Alberta's rural library systems plead for more provincial funds as inflation erodes budgets

The seven regional library systems are funded by provincial grants and levies charged to library boards and municipalities.  (Shutterstock - image credit)
The seven regional library systems are funded by provincial grants and levies charged to library boards and municipalities. (Shutterstock - image credit)

Alberta's seven library systems, which provide shared services for smaller rural libraries, are asking the provincial government to increase their funding for the first time in seven years.

The systems provide book purchasing, digital resources, inter-library loans, delivery, cataloguing, and IT support to libraries outside Alberta's large and mid-sized cities.

They are funded by provincial grants and levies charged to library boards and municipalities.

While the government hasn't cut its portion of funding, the amount has been frozen since 2015. But inflationary pressures are making it harder for libraries to balance the books.

"When you don't receive increases in funding for seven-plus years, your buying power is reduced," said James MacDonald, executive director of the Northern Lights Library System.

"You just can't make that dollar stretch quite as far as you'd like it to."

NLLS is based in Elk Point, about 210 kilometres northeast of Edmonton. It supports 49 libraries in northeastern Alberta and includes towns like Cold Lake, Vegreville, Wainwright and Lamont.

MacDonald said provincial grants used to fund 50 per cent of operations — now it only covers around a third.

NLLS and the other six regional library systems will present a united front in a letter to be sent to Rebecca Schulz, Alberta's new minister of municipal affairs. They are urging her to increase library funding to at least to meet the rate of inflation. Libraries that are members of the regional systems are also dealing with budget challenges.

Municipal library boards in the large and mid-size cities are advocating for more funding. Alberta continues to base its grants using population numbers from 2016, which hurts libraries in cities that have seen their populations rise.

Schulz hasn't indicated if a funding increase is under consideration for the next provincial budget, expected in February. A statement from her press secretary reiterated the funding the government already provides — $30.5 million annually to over 200 municipal library boards and the seven library systems.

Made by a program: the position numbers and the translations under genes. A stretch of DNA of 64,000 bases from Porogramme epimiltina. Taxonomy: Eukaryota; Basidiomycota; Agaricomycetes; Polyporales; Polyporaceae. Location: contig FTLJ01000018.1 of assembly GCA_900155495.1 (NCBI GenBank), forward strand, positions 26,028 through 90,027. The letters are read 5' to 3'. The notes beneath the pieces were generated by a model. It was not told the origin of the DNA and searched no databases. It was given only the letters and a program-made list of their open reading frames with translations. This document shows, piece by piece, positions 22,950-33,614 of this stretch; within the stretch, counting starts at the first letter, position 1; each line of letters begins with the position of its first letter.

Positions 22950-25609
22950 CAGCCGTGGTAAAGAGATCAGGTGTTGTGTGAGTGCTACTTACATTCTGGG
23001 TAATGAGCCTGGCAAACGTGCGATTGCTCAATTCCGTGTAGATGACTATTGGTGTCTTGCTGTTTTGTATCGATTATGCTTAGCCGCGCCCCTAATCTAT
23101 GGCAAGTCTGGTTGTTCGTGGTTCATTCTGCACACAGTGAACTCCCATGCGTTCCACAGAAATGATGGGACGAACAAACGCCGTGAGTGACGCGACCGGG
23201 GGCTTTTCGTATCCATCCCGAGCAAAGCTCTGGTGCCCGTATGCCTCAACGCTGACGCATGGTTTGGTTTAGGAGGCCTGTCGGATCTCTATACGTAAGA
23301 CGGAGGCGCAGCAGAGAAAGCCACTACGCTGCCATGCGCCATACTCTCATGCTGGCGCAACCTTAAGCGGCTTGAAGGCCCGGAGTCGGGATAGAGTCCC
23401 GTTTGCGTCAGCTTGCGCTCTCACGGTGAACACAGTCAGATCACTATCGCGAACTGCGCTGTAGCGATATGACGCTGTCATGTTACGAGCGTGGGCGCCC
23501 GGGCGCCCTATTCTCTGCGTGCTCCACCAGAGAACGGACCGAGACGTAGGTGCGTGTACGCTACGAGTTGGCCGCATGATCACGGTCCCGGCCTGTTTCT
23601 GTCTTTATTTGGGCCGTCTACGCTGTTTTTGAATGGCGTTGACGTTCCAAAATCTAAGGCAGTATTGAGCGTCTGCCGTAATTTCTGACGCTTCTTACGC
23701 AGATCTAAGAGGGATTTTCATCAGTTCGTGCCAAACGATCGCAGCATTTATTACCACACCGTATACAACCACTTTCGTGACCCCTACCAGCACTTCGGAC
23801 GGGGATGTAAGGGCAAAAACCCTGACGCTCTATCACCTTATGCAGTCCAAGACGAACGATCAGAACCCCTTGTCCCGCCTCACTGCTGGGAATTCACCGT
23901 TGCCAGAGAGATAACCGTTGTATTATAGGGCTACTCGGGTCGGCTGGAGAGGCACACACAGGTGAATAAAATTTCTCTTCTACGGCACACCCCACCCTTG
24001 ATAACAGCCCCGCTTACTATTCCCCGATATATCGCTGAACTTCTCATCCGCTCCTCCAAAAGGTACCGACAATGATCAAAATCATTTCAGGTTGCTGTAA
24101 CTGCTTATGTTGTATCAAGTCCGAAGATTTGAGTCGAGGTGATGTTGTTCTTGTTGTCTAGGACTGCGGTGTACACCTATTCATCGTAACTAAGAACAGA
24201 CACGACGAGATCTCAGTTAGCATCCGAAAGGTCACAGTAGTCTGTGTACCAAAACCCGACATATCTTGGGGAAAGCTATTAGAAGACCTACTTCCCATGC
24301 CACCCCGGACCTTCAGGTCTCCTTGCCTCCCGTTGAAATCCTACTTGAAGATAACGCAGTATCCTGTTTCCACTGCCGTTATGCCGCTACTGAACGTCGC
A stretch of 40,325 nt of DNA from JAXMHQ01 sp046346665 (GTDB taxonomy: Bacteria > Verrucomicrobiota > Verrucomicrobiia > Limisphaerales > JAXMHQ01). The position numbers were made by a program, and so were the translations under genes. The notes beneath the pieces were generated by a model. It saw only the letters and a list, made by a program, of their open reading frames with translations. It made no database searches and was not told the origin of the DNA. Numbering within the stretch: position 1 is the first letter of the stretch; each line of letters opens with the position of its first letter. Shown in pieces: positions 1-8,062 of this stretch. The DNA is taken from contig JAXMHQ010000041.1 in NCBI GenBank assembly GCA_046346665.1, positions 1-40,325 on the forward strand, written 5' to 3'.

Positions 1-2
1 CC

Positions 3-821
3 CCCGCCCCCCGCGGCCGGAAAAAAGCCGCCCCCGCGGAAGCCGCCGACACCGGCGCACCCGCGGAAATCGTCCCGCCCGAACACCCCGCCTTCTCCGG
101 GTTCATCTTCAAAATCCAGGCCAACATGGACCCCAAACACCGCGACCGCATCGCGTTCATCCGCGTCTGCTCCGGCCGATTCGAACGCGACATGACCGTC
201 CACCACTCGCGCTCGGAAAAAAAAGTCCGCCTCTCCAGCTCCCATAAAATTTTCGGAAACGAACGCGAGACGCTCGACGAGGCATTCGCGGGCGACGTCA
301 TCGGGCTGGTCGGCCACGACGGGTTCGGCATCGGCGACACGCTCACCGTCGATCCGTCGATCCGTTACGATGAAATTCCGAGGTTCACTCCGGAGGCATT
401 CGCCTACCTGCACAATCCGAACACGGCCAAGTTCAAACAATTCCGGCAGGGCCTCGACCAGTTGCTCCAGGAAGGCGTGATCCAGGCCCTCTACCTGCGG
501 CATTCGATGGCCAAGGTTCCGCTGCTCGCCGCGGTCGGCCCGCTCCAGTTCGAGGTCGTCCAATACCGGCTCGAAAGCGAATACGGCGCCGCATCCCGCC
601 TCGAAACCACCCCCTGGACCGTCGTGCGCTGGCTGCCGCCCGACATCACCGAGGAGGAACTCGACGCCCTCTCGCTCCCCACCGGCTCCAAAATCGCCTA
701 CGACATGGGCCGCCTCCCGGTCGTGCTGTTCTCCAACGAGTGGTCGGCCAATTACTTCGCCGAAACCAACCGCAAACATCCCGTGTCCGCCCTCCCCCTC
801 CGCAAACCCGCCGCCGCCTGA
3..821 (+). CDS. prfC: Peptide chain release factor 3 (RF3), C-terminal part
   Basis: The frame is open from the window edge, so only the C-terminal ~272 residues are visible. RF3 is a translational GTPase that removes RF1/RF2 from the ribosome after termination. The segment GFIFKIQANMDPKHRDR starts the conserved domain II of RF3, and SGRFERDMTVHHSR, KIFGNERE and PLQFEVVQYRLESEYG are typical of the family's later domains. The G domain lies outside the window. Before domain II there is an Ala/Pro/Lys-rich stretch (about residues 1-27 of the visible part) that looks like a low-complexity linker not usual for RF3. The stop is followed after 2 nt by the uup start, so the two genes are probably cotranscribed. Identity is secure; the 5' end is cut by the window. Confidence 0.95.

Alberta is projecting a $13.2 billion surplus by the end of the current fiscal year.

Keeping up with inflation

In the meantime, costs continue to go up. The price of books, licences for electronic resources and utilities have increased.

Library systems used to be able to access the provincial government's courier system to deliver inter-library loans. That was scaled back three years ago, meaning library systems had to buy their own vans. The high cost of fuel is now eating up their budgets.

The Peace Library System covers 46 libraries in northwest Alberta, including those in Slave Lake, High Level and Peace River.

Chief executive officer Louisa Robison is facing the same budgetary constraints. The PLS covers the largest area in Alberta but has the second smallest population — a big factor in a funding formula based on a per-capita model.

The costs of fuelling the system's two vans has nearly doubled in the past year, she said.

Something always needs to get cut before she can introduce anything new.

"I would love to be able to hire a couple of people to do more services for our libraries, but I just don't have the funds for it," Robison said.

Supporting rural communities

PLS didn't raise its levy this year but NLLS requested a 1.5 per cent increase, the first in three years.

Tim MacPhee, the mayor of Vegreville, said town council agreed to the increase. He said it is costing more for the board to offer the same services as last year.

"I imagine they're struggling and trying to find more efficiencies in the way they operate," he said. "When it comes down to it, funding levels need to go up just to pay for the cost of inflation."

MacDonald and Robison said their member libraries provide services for children and seniors, meeting spaces for residents and are often the sole source of stable internet in the community.

MacDonald said libraries are "essential social infrastructure" for rural communities. The government's talk of supporting rural communities gives him hope.

"One clear way to support rural Alberta is to support library services," he said.